A Bit of Tai Chi at the Heian Shrine
NOTE: Images with an icon next to them have been artificially shrunk to better fit your screen; click the icon to restore them, in place, to their regular size.
“Energy / Spirit” -- Heian Shrine -- Kyoto, Japan -- Copyright 2010 Jeffrey Friedl, http://regex.info/blog/
Nikon D700 + Sigma “Bigma” 50-500mm OS @ 500 mm — 1/1000 sec, f/6.3, ISO 280 — map & image datanearby photos
“Energy / Spirit”
“Strength” -- Heian Shrine -- Kyoto, Japan -- Copyright 2010 Jeffrey Friedl, http://regex.info/blog/
Nikon D700 + Sigma “Bigma” 50-500mm OS @ 500 mm — 1/1000 sec, f/6.3, ISO 320 — map & image datanearby photos
“Strength”
Lots of Tai Chi at the Heian Shrine Kyoto, Japan -- Copyright 2010 Jeffrey Friedl, http://regex.info/blog/
Nikon D700 + Sigma “Bigma” 50-500mm OS @ 50 mm — 1/1000 sec, f/5.6, ISO 220 — map & image datanearby photos
Lots of Tai Chi at the Heian Shrine
Kyoto, Japan

There was a short event at the Heian Shrine the other day that involved some 600 tai chi practitioners from around the country, doing a short routine at the shrine to, as it was told to me, show the gods their performance in the hope that it would please them.

Now that I think about it, I don't know of any other shrine that has a courtyard large enough to handle numbers like this.... it's a lot of people, so first they had to get them all in...

Ducky Crossing long parade from a staging area at a nearby park pauses to let people cross -- Heian Shrine -- Kyoto, Japan -- Copyright 2010 Jeffrey Friedl, http://regex.info/blog/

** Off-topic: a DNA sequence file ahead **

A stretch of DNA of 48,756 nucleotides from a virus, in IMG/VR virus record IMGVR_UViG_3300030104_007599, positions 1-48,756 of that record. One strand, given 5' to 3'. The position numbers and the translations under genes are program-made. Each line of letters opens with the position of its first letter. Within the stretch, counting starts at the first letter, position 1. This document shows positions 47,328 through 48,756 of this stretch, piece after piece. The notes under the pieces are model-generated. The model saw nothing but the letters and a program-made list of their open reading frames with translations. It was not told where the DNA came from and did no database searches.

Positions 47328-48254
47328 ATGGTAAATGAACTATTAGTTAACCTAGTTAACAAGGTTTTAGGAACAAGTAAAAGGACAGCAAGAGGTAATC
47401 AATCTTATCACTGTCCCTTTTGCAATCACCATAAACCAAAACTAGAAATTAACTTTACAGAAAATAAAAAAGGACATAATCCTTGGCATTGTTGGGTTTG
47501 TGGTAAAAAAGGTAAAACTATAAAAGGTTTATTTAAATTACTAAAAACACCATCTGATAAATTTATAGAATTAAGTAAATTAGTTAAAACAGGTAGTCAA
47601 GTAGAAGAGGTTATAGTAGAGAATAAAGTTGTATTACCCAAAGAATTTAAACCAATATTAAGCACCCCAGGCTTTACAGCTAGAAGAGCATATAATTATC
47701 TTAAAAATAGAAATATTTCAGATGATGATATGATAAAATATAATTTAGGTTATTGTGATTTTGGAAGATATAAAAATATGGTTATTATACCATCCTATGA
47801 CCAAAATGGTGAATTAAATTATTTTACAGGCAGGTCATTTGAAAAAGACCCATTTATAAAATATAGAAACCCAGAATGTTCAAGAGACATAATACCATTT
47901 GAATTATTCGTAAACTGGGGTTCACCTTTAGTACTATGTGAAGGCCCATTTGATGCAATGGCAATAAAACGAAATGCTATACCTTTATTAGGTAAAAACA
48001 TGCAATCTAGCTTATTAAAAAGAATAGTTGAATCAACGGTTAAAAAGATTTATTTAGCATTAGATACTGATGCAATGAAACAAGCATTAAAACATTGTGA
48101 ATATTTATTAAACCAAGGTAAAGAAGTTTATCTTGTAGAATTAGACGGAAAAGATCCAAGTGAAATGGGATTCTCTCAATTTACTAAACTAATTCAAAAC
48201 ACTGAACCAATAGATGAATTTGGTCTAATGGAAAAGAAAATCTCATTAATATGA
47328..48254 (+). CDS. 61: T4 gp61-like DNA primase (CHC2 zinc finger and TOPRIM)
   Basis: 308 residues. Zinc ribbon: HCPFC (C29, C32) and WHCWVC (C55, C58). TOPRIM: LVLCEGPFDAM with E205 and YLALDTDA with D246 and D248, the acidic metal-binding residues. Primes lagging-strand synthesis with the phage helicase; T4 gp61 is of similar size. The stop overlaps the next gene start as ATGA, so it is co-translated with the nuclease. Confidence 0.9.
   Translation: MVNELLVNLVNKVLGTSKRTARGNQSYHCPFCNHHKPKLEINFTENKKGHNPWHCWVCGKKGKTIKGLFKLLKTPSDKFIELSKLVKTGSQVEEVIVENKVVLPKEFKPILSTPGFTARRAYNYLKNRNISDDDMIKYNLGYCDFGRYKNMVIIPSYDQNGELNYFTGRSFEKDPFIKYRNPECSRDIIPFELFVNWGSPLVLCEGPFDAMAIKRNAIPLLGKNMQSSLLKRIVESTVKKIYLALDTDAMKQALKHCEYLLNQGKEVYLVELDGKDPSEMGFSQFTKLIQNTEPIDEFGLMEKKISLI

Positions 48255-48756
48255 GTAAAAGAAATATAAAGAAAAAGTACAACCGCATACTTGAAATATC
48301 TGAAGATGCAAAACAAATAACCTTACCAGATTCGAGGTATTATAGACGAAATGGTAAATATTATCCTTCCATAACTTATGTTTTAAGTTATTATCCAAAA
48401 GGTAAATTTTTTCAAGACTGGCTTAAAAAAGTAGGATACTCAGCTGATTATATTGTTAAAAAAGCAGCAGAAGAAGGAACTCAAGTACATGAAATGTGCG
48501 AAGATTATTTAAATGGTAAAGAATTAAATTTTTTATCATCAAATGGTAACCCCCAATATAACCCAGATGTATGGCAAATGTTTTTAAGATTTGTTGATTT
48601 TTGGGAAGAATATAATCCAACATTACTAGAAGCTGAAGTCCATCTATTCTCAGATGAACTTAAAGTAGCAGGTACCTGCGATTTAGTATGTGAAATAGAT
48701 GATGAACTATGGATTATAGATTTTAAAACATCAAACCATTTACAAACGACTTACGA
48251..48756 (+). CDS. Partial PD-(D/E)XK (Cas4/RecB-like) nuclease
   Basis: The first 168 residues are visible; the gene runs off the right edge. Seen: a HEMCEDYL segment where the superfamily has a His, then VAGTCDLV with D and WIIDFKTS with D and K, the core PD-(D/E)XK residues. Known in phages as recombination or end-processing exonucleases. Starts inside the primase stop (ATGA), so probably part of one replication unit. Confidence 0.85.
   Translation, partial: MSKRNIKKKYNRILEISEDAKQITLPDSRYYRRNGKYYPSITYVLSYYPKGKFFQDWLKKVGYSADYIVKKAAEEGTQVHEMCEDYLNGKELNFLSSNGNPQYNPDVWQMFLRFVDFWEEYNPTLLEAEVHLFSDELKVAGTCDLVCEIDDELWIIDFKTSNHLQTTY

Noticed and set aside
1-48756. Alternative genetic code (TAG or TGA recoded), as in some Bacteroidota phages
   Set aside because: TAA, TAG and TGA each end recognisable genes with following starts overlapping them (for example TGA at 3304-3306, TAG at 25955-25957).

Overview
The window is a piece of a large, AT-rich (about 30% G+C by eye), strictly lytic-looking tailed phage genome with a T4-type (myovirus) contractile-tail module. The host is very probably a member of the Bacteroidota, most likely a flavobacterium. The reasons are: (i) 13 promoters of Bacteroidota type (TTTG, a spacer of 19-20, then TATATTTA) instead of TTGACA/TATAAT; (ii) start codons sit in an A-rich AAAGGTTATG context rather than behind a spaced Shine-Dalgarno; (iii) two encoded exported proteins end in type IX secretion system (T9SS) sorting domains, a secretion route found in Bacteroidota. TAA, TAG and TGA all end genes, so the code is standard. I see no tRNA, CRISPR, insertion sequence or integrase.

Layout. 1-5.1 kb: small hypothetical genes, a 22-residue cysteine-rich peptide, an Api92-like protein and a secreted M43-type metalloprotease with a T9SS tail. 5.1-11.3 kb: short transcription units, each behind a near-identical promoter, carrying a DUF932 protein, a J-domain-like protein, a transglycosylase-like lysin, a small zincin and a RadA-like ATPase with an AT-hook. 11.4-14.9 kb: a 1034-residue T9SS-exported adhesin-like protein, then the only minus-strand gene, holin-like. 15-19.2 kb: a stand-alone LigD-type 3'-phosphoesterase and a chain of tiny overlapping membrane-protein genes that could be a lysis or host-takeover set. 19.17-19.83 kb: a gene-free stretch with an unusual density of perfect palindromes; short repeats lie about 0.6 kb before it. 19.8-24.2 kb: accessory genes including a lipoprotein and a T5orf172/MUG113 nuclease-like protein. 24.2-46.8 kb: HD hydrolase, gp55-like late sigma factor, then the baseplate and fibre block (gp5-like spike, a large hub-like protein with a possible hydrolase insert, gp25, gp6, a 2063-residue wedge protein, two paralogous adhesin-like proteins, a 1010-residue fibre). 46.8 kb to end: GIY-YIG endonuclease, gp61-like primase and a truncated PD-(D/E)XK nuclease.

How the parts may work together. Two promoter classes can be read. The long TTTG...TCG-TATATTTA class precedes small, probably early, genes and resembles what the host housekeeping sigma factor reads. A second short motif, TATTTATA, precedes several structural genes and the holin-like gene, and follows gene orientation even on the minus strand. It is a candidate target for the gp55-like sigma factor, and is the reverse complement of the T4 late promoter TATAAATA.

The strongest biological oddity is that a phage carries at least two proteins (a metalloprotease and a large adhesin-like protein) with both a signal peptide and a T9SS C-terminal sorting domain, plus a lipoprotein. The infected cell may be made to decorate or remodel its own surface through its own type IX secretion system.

Nikon D700 + Sigma “Bigma” 50-500mm OS @ 50 mm — 1/640 sec, f/6.3, ISO 200 — map & image datanearby photos
Ducky Crossing
long parade from a staging area at a nearby park pauses to let people cross

The young girl in kimono has probably just come from a shichi-go-san event, which fill a shrine's autumn weekends with cute kids in kimono (including my own kid last year).

Streaming In the white signs with kanji are to mark each group's location -- Heian Shrine -- Kyoto, Japan -- Copyright 2010 Jeffrey Friedl, http://regex.info/blog/
Nikon D700 + Sigma “Bigma” 50-500mm OS @ 58 mm — 1/800 sec, f/6.3, ISO 200 — map & image datanearby photos
Streaming In
the white signs with kanji are to mark each group's location
Getting Set Up -- Heian Shrine -- Kyoto, Japan -- Copyright 2010 Jeffrey Friedl, http://regex.info/blog/
Nikon D700 + Sigma “Bigma” 50-500mm OS @ 58 mm — 1/1000 sec, f/11, ISO 800 — map & image datanearby photos
Getting Set Up
Inconsiderate these three ladies ruined the wide shots for the entire phalanx of photographers -- Heian Shrine -- Kyoto, Japan -- Copyright 2010 Jeffrey Friedl, http://regex.info/blog/
Nikon D700 + Sigma “Bigma” 50-500mm OS @ 50 mm — 1/1600 sec, f/4.5, ISO 200 — map & image datanearby photos
Inconsiderate
these three ladies ruined the wide shots for the entire phalanx of photographers

Sigh. At least they didn't decide to wander in through the group!

I was forced to abandon wide-angle shots, so went in for the zoom...

Starting the Routine -- Heian Shrine -- Kyoto, Japan -- Copyright 2010 Jeffrey Friedl, http://regex.info/blog/